A pumpkin tradition: Stonycreek Farm readies for 45th fall season


Stonycreek Farm owner Loren Schmierer talks on 45 years at Stonycreek Farm. (Photo by Sadie Hunter)

Since 1972, Loren Schmierer has brought fall fun to Noblesville families as the owner of Stonycreek Farm.

The farm, at 11366 Ind. 38 E., Noblesville, is celebrating its 45th Pumpkin Harvest Festival. The season begins Sept. 30 and runs through Oct. 31.

“I started up in 1972 here. That’s when we developed the first Pumpkin Harvest Festival,” Schmierer said. “The hayride out to the pumpkin patch was our big thing, and along the way, we thought of other things for people to do on a hay wagon, like ride out and cut down a Christmas tree.”

Before moving to the farm in Noblesville, Schmierer said he previously owned 8 acres near Geist Reservoir, where he began his pumpkin business.

“It all started when I wanted something for the kids to do,” he said. “We started growing pumpkins, and then we came to sell them. We went around and put fliers on cars and everything and said, ‘Come and pick your own.’ In our third year, we outgrew the (Geist) location. We had so many people we couldn’t figure out where to park them. Nobody else was doing it at that time. We had to move.”

After nearly a half-century of selling pumpkins, Schmierer no longer relies on flyers to get the word. Each year, the much larger 47-acre farm draws more than 50,000 visitors for the Pumpkin Harvest Festival.

“We purchased this in 1971, and at that time it was just a lot of abandoned barns and buildings and pasture for cattle,” Schmierer said. “We wanted to preserve some of the history of the place, because a lot of these barns are made with hand-carved beams. These barns were built when this place was first cleared for crops back in the 1800s, and they used the trees they cleared to build them.”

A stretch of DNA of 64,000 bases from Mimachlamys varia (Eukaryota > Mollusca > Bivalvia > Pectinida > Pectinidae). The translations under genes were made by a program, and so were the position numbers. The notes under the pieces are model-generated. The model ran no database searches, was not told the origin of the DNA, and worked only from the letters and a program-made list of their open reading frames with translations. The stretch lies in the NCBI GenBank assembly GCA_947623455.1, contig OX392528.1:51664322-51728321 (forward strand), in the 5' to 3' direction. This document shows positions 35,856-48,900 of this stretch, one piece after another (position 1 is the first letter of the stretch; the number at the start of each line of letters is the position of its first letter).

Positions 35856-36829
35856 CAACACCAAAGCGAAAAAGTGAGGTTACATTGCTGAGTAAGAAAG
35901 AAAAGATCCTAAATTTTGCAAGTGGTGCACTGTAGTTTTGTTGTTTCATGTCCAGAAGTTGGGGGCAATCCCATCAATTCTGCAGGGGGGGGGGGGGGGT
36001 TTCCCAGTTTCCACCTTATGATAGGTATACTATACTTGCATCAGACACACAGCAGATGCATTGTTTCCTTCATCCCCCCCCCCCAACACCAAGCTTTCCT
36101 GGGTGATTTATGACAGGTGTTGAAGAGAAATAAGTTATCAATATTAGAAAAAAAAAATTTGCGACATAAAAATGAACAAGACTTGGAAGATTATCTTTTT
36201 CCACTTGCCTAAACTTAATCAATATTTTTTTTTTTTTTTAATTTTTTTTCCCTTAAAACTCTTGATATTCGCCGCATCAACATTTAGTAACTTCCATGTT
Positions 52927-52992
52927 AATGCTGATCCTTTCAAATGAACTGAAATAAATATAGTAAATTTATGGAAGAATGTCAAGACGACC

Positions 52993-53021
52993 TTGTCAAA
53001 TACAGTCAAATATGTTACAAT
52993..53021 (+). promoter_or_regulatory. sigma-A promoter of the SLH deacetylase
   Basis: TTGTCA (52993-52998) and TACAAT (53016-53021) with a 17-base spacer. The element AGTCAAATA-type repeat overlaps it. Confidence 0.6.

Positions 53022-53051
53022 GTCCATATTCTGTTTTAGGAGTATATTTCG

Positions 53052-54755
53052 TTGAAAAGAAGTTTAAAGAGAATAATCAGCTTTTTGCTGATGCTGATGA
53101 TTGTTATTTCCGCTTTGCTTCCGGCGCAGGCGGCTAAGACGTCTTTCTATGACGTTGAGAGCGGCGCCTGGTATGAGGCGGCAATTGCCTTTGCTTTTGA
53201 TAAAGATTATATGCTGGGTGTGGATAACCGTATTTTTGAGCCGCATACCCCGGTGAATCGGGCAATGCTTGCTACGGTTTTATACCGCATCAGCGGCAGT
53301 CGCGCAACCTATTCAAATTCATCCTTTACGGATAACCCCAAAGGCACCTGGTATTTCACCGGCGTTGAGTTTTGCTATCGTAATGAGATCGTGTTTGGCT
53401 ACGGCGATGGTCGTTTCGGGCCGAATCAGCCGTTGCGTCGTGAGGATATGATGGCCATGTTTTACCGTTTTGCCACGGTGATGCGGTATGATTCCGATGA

Ten acres of the 47 are home to all of the pumpkins and trees grown on the farm, but because of demand, Schmierer said it’s necessary to order pumpkins and trees each year to keep in the store. The store also sells home décor items during its harvest and Christmas seasons.

At 82, Schmierer describes himself as “semi-retired.”

“When I officially retire, we’ll have someone who keeps it going,” Schmierer said. “That’s the goal, but that’s why I haven’t turned loose of it yet. I haven’t found the right person.”

The Christmas season at Stonycreek Farm will begin Nov. 19.

Hayrides to the pumpkin patch are a main attraction.


Camel rides: Returning for the second year, guests can take rides on Dromedary (one-hump) camels.

Candlemaking: Visit Beeswax Betty at the candlemaking building, where children can make their own candles.

Cob cannon: Shoot ears of corn at targets across a pond.

Farm animals: Pet and feed numerous farm animals, including goats, rabbits, chickens, ducks, lambs, chickens donkeys and more.

Food barn: Offerings from the food barn include corn dogs, hot dogs, burgers, fries, elephant ears, apple dumplings, slushies and more.

Giant chess: Play oversized chess.

Haunted house: An inflatable haunted house with ghosts, vampires and more.

Hayrides: Hayrides take guests to the pumpkin patch to pick pumpkins and back to the hay barn. Children less than 1-year-old are free.

Highstriker game: One for adults and one for small children, swing the mallet and aim for the target.

Hoophouse maze: A straw maze for kids and parents inside the farm’s hoophouse.

Jumping pillow: For kids 2 and older, the jumping pillow is like a bounce house without sides.

Kiddiepillar: Crawl through a giant, inflatable caterpillar.

Pedal cars: Kids can race small pedal cars around a track.

Playground: The playground includes swings, a fort, a slide, tractor tires for climbing and more.

Pumpkin train: Just for kids, riders sit in barrels for a trip around the farm.

Rubber ducky races: Line up at the old-fashioned water pumps to race rubber ducks.

Slingshot: Launch mini gourds at targets across a pond.

Straw pyramid: For kids 2 and older, climb the pyramid-shaped straw pile.

Zip line: The farm’s 400-foot zip line travels through the pumpkin patch, Christmas-tree field and over a pond.


A native of California’s central valley, near Sacramento, Stonycreek Farm owner Loren Schmierer moved to Indiana at age 30.


“It was an (Eli) Lilly transfer. I was working for the Elanco (agriculture) division of Lilly, and they brought me here to be in market planning,” he said. “I had started (the farm) before (Eli Lilly) put me in Colombia as a country manager. I had the farm already going at the time, so I had somebody manage it while I was out of the country for about five years – three years in Colombia and two years in Mexico. I really wanted to get back to it, so after doing more market research in other parts of the world, I decided I just wanted to stay here.”

After making that decision, Schmierer permanently moved back to Noblesville.


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